Hi Les and vrf,

> This is not at all unexpected.

> The real32 has 32 bits to deal with mantissa and exponent.

> You are attempting to use 32 bits of mantissa accuracy alone.

> That can't be done. The system (Windows, UNIX, whatever) -

> not VEE, rounds off the number to the closest real32 it has.

> (Which then, of course, is too big for the int32)

>

> Les Hammer

Les is right, though I misread some of the values and thought we had a bug at first.

To put a little meat on the bones of Les's explanation for the diehards, the Real32 allocates 23 (actually 24 through the magic of "normalization") bits to the "mantissa", and the other 9 bits to the sign and exponent (which don't help the accuracy). The mantissa is where the "significant digits" (the accuracy) are stored in a Real.

For the Int32, there are 31 bits allocated to the significant digits, no exponent, and 1 bit to the sign (not quite true, but close enough. The integer scheme is called 2's complement, where the topmost bit has a negative weight.)

So when you try to "squeeze" the 31 bits (binary digits) of a big Int32 like 2147483647 into the 24 mantissa bits of a Real32, you have to throw away 7 bits and approximate the result in the Real32. That means that the Real32 has become a somewhat inaccurate representation of the original Int32.

How inaccurate?

The 7 bits we threw away have a value of 2^7 = 128. That's just a bit more than 2 decimal digits of accuracy that we've sacrificed in the squeeze, and it means that a whole bunch of different large Int32 values will be mapped to the same Real32 approximation. In this case, the values mapped to a value of 2147483648.0000 per the IEEE-754 math spec, which happens to be 1 unit more than the max positive value an Int32 can hold.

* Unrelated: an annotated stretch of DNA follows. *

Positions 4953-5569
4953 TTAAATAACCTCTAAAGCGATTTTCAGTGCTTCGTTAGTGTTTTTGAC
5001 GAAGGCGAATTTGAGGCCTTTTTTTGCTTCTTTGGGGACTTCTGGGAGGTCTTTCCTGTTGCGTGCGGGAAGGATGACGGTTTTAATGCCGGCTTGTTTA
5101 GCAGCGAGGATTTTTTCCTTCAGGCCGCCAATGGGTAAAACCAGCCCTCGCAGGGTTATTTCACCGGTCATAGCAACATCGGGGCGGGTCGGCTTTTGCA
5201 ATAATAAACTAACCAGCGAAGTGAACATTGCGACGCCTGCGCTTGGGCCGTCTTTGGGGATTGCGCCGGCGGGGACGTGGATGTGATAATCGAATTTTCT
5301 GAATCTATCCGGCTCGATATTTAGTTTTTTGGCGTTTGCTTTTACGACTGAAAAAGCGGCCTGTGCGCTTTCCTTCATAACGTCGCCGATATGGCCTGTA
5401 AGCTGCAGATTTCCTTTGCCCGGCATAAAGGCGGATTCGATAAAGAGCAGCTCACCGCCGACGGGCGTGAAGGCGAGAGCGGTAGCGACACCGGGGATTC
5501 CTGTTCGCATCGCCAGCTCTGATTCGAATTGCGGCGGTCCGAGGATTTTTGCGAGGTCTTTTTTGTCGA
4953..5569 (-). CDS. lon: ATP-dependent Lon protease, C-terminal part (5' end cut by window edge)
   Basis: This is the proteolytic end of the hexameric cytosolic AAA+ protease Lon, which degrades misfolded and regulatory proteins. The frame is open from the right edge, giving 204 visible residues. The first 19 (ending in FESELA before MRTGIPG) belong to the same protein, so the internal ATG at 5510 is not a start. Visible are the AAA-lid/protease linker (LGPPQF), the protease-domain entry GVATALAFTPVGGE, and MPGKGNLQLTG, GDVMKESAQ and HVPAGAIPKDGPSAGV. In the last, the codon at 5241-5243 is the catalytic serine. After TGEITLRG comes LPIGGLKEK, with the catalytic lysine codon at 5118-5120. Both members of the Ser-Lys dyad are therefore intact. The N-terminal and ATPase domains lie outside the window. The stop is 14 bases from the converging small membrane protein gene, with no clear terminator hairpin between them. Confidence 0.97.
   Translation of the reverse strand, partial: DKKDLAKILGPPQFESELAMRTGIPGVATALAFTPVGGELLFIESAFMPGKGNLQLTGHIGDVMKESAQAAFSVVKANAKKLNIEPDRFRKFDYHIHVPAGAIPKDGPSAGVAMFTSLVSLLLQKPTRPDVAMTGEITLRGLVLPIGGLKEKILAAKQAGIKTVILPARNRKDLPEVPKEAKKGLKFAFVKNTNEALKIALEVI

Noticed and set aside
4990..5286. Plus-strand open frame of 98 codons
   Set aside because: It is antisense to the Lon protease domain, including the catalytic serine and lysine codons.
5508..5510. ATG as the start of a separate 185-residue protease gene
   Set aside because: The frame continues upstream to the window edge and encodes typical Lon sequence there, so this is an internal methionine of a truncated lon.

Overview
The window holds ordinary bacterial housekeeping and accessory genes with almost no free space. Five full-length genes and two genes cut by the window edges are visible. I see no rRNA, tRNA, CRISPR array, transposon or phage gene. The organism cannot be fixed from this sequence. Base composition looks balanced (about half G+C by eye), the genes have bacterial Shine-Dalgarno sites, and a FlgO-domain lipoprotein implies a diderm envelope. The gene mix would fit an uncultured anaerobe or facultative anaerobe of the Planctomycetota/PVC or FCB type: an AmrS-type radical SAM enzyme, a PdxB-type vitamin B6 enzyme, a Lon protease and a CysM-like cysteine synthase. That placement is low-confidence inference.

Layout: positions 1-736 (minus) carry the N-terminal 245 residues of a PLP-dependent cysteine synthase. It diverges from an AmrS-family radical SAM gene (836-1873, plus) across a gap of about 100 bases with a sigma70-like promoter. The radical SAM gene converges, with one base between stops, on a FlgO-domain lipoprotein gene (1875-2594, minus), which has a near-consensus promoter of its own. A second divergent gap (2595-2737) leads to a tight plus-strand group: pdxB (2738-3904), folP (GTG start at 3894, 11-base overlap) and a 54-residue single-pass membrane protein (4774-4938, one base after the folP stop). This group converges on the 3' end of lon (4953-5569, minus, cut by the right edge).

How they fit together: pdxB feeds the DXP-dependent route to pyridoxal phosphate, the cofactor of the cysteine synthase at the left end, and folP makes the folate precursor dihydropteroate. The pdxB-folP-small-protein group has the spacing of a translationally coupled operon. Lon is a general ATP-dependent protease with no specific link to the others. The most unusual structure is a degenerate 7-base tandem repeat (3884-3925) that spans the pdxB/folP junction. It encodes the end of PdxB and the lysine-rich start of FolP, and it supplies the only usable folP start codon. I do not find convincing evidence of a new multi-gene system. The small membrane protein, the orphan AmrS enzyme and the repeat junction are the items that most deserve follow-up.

If you feed in the input value 2147483600 instead of 2147483647, you'll get the same error and see that the Real32 is the same 2147483648.0000. That's what I meant when I said a bunch of different Int32s will map to the same Real32 approximation. I haven't found the crossover point (where a smaller number won't cause the error because it maps to a number representable in Int32), but it's obviously something less than 2147483600.

So why use Real32s if they're so darn inaccurate?

Because they have a larger dynamic range than integers, and because they use less RAM than Real64s.

E.g. you can represent 1.23E12 as a Real32, but you can't represent this number in an Int32. With Real formats, we've traded some accuracy for increased dynamic range, using the same number of bits. With Real64, we can keep better accuracy than Real32 (Real64 has 53 bits of mantissa when normalized, so all Int32s can be accurately represented and you don't get an error), but we use twice as much RAM. RAM usage may be significant for a big array. Real32 may also be faster in computation than Real64 as well, though this could depend heavily on hardware.

Choices, choices.

Sometimes you need high accuracy (especially when counting objects), sometimes high dynamic range (picofarads vs megavolts, anyone?) Sometimes, you need neither high accuracy nor high dynamic range (e.g. a 12-bit ADC). You may need to expend some effort to choose the most suitable and efficient data type for your task.

(R&D made me write this, humph!

Regards,

Scott Bayes

Software Technical Support

Agilent Technologies, Inc.

815 14th Street S.W.

Loveland, CO, U.S.A. 80537

970 679 3799 Tel

970 635 6867 Fax

> -----Original Message-----

> From: Les Hammer [mailto:Les.Hammer@CompleteTest.com]

> Sent: Monday, February 23, 2004 5:27 PM

> To: PDL-LISTS,VRF (A-Lists,unix1)

> Subject: [vrf] RE: Real32 Number Representation

>

>

> > Dontcha just love this?

> > I don't know if this is inherent in the floating point

> representation or

> is actually a vee bug.

>

>

> This is not at all unexpected.

> The real32 has 32 bits to deal with mantissa and exponent.

> You are attempting to use 32 bits of mantissa accuracy alone.

> That can't be done. The system (Windows, UNIX, whatever) -

> not VEE, rounds off the number to the closest real32 it has.

> (Which then, of course, is too big for the int32)

>

> Les Hammer

> Partner

> Complete Test

> 720 SW 14th St.

> Loveland, CO. 80537

> Les.Hammer@CompleteTest.com

>

>

>

> ---

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> This is not at all unexpected.

> The real32 has 32 bits to deal with mantissa and exponent.

> You are attempting to use 32 bits of mantissa accuracy alone.

> That can't be done. The system (Windows, UNIX, whatever) -

> not VEE, rounds off the number to the closest real32 it has.

> (Which then, of course, is too big for the int32)

>

> Les Hammer

Les is right, though I misread some of the values and thought we had a bug at first.